Transcendental Meditation (or “TM”) came to me at a time in my life when I didn’t know what else to do. I was making myself sick through stress; I would literally have body aches.
As soon as I learned meditation, the discomfort went away. That’s because I accepted it. I didn’t go into TM with doubt; I went in hoping that it could work. I’d tried everything at that point.
But meditation is not like somebody telling you something. It’s like you are telling yourself.
With my kids, I used to feel very agitated. As soon as I heard them scream or make any little noise, I would yell back, “Ahh! Stop!” I was constantly screaming. I didn’t want to deal with them. I kept them away from me a lot because I was sad—really sad.
I just felt like everything was nagging—too much noise and too much responsibility. That’s what I didn’t want for myself at the time: responsibility. But the meditation helped me accept the situation and not look at it as too much to do. It took away that overwhelming feeling when I dealt with them. And, now, I enjoy hearing them. Because the meditation made me rethink what’s happy and what’s not happy. And enjoying their happiness is what I should be happy about now. It made me realize: “They didn’t do anything to me! Why am I upset with them? They’re here to make me happy! As little as they are right now, I should enjoy it.”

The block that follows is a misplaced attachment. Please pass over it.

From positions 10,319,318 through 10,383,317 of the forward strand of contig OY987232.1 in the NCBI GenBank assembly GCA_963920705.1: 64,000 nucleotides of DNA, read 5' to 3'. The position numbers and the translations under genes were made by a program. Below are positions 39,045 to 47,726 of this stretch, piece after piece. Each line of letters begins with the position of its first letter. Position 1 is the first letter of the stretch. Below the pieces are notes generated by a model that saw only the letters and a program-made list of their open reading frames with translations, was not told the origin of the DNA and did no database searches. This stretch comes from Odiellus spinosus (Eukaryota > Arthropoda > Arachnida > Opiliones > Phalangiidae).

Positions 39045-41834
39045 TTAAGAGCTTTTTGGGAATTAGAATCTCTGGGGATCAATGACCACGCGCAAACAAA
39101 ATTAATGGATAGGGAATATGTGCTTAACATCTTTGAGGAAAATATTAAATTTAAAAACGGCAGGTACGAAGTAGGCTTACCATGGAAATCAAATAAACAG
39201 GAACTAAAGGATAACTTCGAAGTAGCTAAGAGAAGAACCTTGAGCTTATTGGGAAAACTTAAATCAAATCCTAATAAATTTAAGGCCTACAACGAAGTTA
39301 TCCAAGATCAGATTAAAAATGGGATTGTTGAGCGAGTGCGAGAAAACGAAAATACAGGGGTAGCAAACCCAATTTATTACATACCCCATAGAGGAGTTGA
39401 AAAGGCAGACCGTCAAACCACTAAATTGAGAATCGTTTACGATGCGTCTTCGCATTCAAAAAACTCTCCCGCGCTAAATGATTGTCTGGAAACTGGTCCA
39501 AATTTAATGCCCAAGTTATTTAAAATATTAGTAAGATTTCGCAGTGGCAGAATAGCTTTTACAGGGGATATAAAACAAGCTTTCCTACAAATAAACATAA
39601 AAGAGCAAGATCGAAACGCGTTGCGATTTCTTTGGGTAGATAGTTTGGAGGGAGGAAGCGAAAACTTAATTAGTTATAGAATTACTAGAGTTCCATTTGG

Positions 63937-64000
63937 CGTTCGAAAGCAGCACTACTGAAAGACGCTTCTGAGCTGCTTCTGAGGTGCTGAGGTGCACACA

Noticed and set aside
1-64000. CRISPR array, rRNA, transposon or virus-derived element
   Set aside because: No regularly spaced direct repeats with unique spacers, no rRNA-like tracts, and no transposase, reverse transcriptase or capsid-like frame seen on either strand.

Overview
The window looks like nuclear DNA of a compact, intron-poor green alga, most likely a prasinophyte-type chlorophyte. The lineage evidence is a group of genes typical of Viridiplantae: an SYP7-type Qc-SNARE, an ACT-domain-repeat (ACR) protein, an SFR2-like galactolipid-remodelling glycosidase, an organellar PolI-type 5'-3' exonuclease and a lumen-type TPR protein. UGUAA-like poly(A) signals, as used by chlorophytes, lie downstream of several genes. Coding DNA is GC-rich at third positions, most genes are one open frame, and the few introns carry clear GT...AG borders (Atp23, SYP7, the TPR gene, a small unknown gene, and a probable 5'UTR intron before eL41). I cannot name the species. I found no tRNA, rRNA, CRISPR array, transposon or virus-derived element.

I can’t ask for nothing more, nothing better. I can say that TM is the best self-medication. It’s medication that you don’t have to get prescribed. If you want to take that pill, you can take it. If you don’t, you stay sick. I think that’s your choice.
If you want to figure yourself out, sit for a while and take time for yourself. You have to find yourself before anything else comes about.
Everything in my life is so bright now.
--Samantha White. Born and raised in Brooklyn, New York, Samantha White is no stranger to adversity. After growing up in a dysfunctional household, she was motivated to start working at the early age of 14, as a dental assistant. Since then, she has constantly sought opportunities for growth. Now, a mother of three, White prioritizes self-reflection and being in tune with her inner self, so that she may provide the love and care for her children that was absent in her own childhood. She learned Transcendental Meditation in October 2013, through the David Lynch Foundation’s partnership with the Brooklyn Family Justice Center (BKFJC), which provides a wide variety of services to victims of domestic violence and sex trafficking.